Friday, February 23, 2007

Vanity Fair

by jaydro
One of the things to look forward to for many years before the Oscars has been the extravagant Hollywood Issue of Vanity Fair. In the past they've featured in-depth articles (that were sometimes later turned into books) on subjects like the making of Eyes Wide Shut, the making of Sweet Smell of Success, the rise and fall of various production companies and Hollywood go-getters, etc. etc. Great stuff. Plus for eye candy there was the cover and then the, uh, elaborate photo essay on the inside.

I can't remember last year's issue off the top of my head, and I didn't even buy this year's after I happened across it in, of all places, the public library. (Aside: if only they'd sell coffee there I think they'd make a real go of it!) After flipping through over 200 pages of ads and filler, I finally got to a real article, a bit of a ho-hummer on the making of A Face in the Crowd, a movie worth seeing for those who don't remember Arthur Godfrey's Talent Scouts or the Original Amateur Hour, which are the roots of the Idol shows today. Anyway, the article tries to make more of the film than I think was there, and I saw it for the first time less than two years ago. You can look at the rest of the issue yourself, but I thought the film noir theme fell flat, with a bit of a perfunctory essay on the genre and their most over-the-top Hollywood Portfolio yet, which did nothing for me, and didn't look as good as the staged shoots HBO does for each season of The Sopranos. The issue's ad spread for Disney theme parks with Scarlett Johansson et al looked more inspired, and was also photographed by Annie Leibovitz no less. Come on guys, just give us Jennifer Aniston soaking wet in the grotto at the Playboy Mansion again, that's all we want! Wow, everything I've talked about here was photographed by Leibovitz.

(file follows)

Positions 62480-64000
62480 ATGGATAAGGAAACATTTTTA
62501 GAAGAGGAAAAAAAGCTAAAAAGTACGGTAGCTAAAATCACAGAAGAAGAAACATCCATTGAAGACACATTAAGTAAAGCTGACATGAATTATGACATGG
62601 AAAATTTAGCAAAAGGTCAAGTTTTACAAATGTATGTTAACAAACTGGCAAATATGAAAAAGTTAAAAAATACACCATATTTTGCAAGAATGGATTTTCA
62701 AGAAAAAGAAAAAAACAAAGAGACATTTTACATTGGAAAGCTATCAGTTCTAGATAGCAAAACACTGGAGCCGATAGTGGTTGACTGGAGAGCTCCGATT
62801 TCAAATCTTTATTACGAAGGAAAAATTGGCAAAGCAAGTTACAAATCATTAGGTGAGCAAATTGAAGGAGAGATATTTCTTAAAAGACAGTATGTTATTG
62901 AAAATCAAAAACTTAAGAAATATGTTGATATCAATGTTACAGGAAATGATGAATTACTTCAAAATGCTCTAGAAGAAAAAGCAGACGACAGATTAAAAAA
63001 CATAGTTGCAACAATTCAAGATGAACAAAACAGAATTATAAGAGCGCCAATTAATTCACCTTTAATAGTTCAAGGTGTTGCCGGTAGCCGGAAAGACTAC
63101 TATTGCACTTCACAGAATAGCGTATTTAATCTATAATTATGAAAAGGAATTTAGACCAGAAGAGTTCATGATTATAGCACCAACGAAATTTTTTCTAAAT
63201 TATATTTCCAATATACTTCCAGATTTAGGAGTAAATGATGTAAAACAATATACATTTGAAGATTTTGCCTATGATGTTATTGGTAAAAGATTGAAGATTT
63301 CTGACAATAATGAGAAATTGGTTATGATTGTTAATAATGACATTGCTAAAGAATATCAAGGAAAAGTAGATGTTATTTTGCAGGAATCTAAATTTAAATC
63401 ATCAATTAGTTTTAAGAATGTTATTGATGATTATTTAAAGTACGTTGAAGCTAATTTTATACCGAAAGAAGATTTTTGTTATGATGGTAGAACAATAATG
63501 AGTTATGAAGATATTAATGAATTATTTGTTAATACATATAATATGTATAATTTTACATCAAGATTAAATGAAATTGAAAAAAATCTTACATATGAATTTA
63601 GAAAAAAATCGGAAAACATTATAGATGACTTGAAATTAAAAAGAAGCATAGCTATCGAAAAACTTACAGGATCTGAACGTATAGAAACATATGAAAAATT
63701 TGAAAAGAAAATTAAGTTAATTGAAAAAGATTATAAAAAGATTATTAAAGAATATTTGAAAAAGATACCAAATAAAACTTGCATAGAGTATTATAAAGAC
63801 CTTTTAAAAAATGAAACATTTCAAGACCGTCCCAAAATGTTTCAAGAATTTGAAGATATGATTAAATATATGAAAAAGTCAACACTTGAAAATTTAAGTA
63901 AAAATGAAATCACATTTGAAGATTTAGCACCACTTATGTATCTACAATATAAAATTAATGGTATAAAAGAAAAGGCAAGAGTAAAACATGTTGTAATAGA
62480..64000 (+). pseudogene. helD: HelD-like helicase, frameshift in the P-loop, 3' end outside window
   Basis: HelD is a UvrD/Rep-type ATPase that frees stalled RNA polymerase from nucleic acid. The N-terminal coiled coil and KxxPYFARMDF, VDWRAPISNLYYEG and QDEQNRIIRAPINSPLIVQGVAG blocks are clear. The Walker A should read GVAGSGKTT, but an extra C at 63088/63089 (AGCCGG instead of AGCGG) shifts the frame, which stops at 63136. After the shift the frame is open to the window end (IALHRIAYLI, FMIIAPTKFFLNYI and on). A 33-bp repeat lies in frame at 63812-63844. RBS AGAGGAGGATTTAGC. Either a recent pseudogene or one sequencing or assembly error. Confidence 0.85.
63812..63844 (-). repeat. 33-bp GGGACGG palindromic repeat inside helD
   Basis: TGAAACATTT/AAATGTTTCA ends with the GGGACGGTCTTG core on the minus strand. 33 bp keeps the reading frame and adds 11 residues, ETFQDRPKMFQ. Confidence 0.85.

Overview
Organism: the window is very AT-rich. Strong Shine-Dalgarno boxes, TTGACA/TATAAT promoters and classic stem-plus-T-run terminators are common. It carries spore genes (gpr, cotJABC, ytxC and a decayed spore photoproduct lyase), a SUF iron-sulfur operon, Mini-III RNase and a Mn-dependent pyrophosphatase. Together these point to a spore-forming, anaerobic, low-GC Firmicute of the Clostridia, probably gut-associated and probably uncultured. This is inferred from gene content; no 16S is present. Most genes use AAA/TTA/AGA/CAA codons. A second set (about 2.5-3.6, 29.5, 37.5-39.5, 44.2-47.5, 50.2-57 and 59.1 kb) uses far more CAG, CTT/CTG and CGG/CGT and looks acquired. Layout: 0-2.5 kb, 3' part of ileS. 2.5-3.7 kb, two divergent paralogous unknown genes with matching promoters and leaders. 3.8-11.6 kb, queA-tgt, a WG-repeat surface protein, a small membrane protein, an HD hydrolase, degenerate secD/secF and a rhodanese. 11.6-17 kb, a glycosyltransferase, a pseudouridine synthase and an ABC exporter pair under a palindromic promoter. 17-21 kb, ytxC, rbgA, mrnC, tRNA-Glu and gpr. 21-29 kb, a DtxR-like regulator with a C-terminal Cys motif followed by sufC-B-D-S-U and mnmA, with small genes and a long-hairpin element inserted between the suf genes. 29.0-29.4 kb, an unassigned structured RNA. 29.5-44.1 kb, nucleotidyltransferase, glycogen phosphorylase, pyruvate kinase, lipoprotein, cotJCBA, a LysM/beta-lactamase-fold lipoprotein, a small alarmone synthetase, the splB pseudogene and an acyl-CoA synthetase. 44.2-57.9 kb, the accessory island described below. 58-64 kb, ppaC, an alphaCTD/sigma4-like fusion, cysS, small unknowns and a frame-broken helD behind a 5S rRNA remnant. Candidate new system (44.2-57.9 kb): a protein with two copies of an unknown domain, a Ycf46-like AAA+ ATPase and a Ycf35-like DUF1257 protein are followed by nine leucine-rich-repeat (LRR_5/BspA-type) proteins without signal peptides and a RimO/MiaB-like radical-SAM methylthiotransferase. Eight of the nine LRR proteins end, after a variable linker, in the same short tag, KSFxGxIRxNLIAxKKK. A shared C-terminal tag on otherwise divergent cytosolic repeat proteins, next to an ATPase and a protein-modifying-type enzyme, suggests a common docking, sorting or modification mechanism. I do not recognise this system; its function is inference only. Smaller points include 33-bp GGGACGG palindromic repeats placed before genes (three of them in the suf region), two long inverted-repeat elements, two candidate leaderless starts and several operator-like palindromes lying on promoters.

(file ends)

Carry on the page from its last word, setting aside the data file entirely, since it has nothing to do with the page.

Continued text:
Anyway, I came away thinking that it shouldn't help the MPAA's fears of piracy that I found the most fascinating article in the Vanity Fair Hollywood Issue to be the long piece on The Pirate Bay. I had no idea those guys were in Sweden, and I thought they had been shut down a long time ago.

3 Comments:

Blogger Jackrabbit Slim said...

I bought this issue a few days ago (I used to subscribe, but I grew tired of long articles about socialties I didn't care about), and agree with your assessment. I'll read the Face in the Crowd article and the article about Film Noir. The noir pictorial was somewhat amusing and certainly took a lot of work. But I'm tired of magazines that have so many ads that the table of contents doesn't even show up in the first 50 pages. What is this, Vogue?

2/27/2007 11:39:00 AM  
Blogger Nick said...

Don't know if they mentioned this in the article but the Pirate Bay guys did start their own political party last summer. Not that they got a seat in the parlament or anything, but they did hold a couple of demonsrations against copyright and government persecution, which they claimed to be a victim of, where over a thousand came (this being Sweden, that's pretty good). First big demonstration was held in front of my workplace. They were handing out vouchers where they promised free stuff if you went to their website, which was wry.

Pirate Bay is pretty lousy nowadays, though. Better sites out there. If one does not that kind of thing.

2/27/2007 12:45:00 PM  
Blogger jaydro said...

I wonder if someone keeps track of pages before the table of contents or the first real article, and if this year is some kind of peak since, say, 1999 or 2000?

2/27/2007 08:07:00 PM  

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